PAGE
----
MCqMC 2016 [#1]

mcqmc1This week, I attend the MCqMC 2016 conference in Stanford, which is quite an exciting gathering of researchers involved in various aspects of Monte Carlo methods. As Art Owen put it in his welcoming talk, the whole Carlo family is there! (Not to mention how pleasant the Stanford Campus currently is, after the scorching heat we met the past week in Northern California inlands.) My talk is on folded Markov chains, which is a proposal Randal and I have been working on for quite a while, with Gareth joining us more recently. The basic idea was inspired from a discussion I had about a blog post, so long ago that I cannot even trace it! Namely, when defining an inside set A and an outside set, such that the outside set can be projected onto the inside set, one can fold both the target and the proposal, essentially looking at a collection of values for each step of the Markov chain. In other words, the problem can be reduced to A at essentially no cost and with the benefits of a compact support A and of a possibly uniformly ergodic Markov chain. We are still working on the paper, but the idea is both cool and straightforward, so we decided to talk about it at Nordstat 2016 and now MCqMC 2016.

3 Responses to “MCqMC 2016 [#1]”

  1. Dan Simpson Says:

    This is interesting! To my eyes, it looks like you’re choosing A_0 as the “bulk” of the distribution, and its complement as the tail. In that case, maybe choosing the boundary of A_0 as the point where the second derivative of the density vanishes would be useful.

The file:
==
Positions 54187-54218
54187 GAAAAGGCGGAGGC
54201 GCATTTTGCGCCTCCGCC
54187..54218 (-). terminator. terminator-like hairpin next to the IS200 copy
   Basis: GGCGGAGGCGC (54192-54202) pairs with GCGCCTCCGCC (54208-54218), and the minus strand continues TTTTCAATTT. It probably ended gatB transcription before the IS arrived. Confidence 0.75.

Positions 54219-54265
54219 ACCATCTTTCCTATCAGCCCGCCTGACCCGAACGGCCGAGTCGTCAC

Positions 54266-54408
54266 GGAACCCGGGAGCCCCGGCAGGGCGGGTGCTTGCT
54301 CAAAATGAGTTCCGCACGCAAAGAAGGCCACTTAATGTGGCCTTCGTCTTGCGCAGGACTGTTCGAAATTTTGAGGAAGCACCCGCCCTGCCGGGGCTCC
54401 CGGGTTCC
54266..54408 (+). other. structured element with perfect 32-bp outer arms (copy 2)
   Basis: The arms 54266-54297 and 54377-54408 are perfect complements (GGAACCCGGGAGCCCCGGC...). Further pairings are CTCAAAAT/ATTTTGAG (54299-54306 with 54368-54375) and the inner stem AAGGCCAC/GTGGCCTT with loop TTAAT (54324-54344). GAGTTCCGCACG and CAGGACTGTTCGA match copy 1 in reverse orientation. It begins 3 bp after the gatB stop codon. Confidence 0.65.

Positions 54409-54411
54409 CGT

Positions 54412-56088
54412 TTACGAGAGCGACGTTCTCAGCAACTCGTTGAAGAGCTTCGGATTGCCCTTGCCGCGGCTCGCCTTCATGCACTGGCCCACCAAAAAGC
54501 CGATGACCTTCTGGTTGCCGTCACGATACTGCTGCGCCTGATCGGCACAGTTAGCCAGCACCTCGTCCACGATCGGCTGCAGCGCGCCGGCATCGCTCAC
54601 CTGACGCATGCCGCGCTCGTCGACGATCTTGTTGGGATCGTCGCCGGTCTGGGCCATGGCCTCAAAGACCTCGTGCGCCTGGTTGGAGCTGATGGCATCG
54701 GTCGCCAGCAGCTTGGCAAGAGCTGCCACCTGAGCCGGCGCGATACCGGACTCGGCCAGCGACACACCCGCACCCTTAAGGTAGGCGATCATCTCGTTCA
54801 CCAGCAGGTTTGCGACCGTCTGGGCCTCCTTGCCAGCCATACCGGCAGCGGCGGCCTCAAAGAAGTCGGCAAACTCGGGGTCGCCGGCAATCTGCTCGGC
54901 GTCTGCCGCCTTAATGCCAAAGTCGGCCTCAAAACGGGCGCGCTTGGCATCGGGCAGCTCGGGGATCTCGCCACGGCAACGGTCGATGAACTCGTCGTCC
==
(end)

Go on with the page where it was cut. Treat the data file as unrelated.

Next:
For the Cauchy that would be +/- 3^{-1/2}.

    • Thanks, Dan: it however does not seem to matter very much provided I catch a high enough density region as A⁰ and as I try to produce this set automatically from an early if imperfect MCMC run I am afraid I cannot afford the luxury of looking at optimal sets. Too bad you could not make it here, I am sure you would have enjoyed the conference!

      • Dan Simpson Says:

        It looks really fun! It’s just a shame it’s been such a busy summer :(

        I was thinking that you don’t need the normalised density for the zero contour of the second derivative, so it may be cheaper than your current method. (In 2 or more dimensions, you’d have to approximately solve det(H(x))=0, so that may be harder than a pilot run…)

        My other thought (which is not very deep), is that given the folding can be seen as the Lie group action, there’s probably some natural way to combine these moves with a HMC method. You should grab Betancourt…

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